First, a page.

The NIU volleyball team held a Diabetes Awareness Night during the Huskies’ match-up versus the Bowling Green State University Falcons Saturday. The Huskies brought the Juvenile Diabetes Research to the Convocation Center to help educate attendees about the disease.
The JDRF is a global organization funding Type 1 diabetes research. Their mission is to “accelerate life-changing breakthroughs to cure, prevent and treat T1D and its complications”, according to JDRF’s official website. Their website states nearly 1.25 million Americans are living with the disease.
Included in these 1.25 million people who have Type 1 diabetes is sophomore libero Miranda Karlen. She was diagnosed with the disease over two years ago.
Karlen said she not only wants to help inform the public about Type 1 diabetes, but help breakdown stigmas surrounding the disease.
“I think it’s important to know I didn’t do anything to have Type 1 Diabetes,” Karlen said. “I think a lot of times the stigma of the word ‘diabetes’ is you ate too much sugar, you’re too fat or you didn’t exercise enough and that’s not always the case. My body attacked my pancreas, and there’s nothing I could’ve done to prevent it or make it happen.”
Karlen was diagnosed with Type 1 diabetes during her senior year of high school, Nov. 1, 2016. She said she was having symptoms people who suffer from the disease usually experience: she was thirsty all of the time, going to the bathroom more frequently, experienced unusual amounts of hungry and was consistently drowsy.
The two-time First Team All-Rock Valley Conference recipient said her symptoms lasted for nearly six weeks and her mom insisted she get taken to the emergency room. Karlen’s mom picked her up from school and took her to the doctor, where she found out her blood sugar levels were at 502 milligrams per deciliter.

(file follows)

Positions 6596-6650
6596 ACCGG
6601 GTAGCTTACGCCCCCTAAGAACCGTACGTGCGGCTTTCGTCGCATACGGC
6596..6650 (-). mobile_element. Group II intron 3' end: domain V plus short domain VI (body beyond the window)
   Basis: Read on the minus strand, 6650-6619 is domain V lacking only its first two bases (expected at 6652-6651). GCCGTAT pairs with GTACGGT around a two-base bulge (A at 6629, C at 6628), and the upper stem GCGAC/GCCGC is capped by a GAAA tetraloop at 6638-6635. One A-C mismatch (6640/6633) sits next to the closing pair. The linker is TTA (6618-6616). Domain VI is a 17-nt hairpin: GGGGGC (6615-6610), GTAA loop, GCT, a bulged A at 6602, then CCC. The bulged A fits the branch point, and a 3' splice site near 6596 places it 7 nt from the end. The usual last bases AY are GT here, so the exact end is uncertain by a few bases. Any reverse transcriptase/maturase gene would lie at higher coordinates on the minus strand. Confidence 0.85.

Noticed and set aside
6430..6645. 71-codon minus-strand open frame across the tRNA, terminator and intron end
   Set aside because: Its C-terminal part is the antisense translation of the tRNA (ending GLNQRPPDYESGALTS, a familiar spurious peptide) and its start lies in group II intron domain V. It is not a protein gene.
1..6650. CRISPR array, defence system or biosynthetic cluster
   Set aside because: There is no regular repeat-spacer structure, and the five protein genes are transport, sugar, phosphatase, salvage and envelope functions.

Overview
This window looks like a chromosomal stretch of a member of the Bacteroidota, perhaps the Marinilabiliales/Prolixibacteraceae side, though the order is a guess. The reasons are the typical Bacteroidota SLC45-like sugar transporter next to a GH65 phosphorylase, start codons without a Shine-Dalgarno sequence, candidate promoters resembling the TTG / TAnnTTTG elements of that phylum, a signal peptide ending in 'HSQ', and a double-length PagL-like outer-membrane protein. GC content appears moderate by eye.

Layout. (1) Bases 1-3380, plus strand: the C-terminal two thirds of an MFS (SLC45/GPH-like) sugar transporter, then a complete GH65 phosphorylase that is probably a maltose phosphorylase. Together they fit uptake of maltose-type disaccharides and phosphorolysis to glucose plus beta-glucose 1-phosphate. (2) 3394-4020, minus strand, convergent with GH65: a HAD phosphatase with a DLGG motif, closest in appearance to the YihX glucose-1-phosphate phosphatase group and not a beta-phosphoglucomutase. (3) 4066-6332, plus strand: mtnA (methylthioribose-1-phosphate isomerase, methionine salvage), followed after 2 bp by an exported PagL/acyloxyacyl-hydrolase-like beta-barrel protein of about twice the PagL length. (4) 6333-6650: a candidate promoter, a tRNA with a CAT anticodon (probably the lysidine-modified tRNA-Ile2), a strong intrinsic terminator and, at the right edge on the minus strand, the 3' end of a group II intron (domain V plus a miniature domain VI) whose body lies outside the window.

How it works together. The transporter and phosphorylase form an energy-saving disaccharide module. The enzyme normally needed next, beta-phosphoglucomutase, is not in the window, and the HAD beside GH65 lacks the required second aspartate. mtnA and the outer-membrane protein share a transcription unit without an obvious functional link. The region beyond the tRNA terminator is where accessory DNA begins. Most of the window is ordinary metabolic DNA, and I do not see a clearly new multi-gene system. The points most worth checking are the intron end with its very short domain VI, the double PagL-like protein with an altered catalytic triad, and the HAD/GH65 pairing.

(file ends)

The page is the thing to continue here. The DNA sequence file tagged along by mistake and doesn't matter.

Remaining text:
Typical blood sugar levels are between 80-120 mg/Dl, according to Diabetes Daily’s official website.
Karlen said the doctors gave her insulin to lower her blood sugar levels and she began the process of living life with Type 1 diabetes. She said despite knowing the disease was something she could manage, she wondered how it would affect her career as a student-athlete.
“My biggest fear was; I want to go play volleyball, what does that mean for the future of my athletic career?,” Karlen said. “That was one of the first questions we asked when I found out and the doctors really made sure I knew ‘no, you can still be who you want to be, you can still play volleyball and you can do whatever you want, this won’t stop that.’”
The 2016 Evansville High School’s Defensive Player of the Year did not allow the disease to slow down her athletic pursuits. She has played in all 60 matches and has averaged 3.48 digs per set during her two seasons at NIU. Karlen is fifth in the Mid-American Conference with 5.03 digs per set and eighth in service aces in the MAC with 0.32 service aces per set.
In addition to the maintenance non-athletes who have Type 1 diabetes go through everyday to live a healthy life, Karlen said she has to go to extra lengths to regulate her blood sugar levels so she can stay on the court.
This includes checking her blood sugar levels during the middle of the night, while in class and during competitions.
“Type 1 Diabetes is something people don’t realize effects athletes as well as everyday people,” sophomore outside hitter Jori Radtke said. “For her to bring it to our attention, how important it is and how she can still be a student-athlete, a student, a sister, a daughter, I think it’s pretty awesome. We all love and support her and I think tonight was a very important night and I’m very happy it was recognized.”
Karlen said she wants to help raise awareness about the Type 1 diabetes and inspire people to live the life they want despite the disease.
She emailed the coaching staff over the summer about having the Diabetes Awareness Night because it was something she knew would mean a lot to her and while providing the general public with essential knowledge.
The Huskies created a video featuring Karlen along with five other Division I volleyball players to talk about Type 1 diabetes Tuesday.
Karlen said she wants to be someone people can look at and realize disease is not the end all be all.
“I hope she can be a role model,” Head Coach Ray Gooden said. “We’ve seen people who have battled through so many things in so many different ways. What she brings to our team is more than just the volleyball; it’s her the person, the student and it’s her the person that also battles through it and continues to do some really nice things.”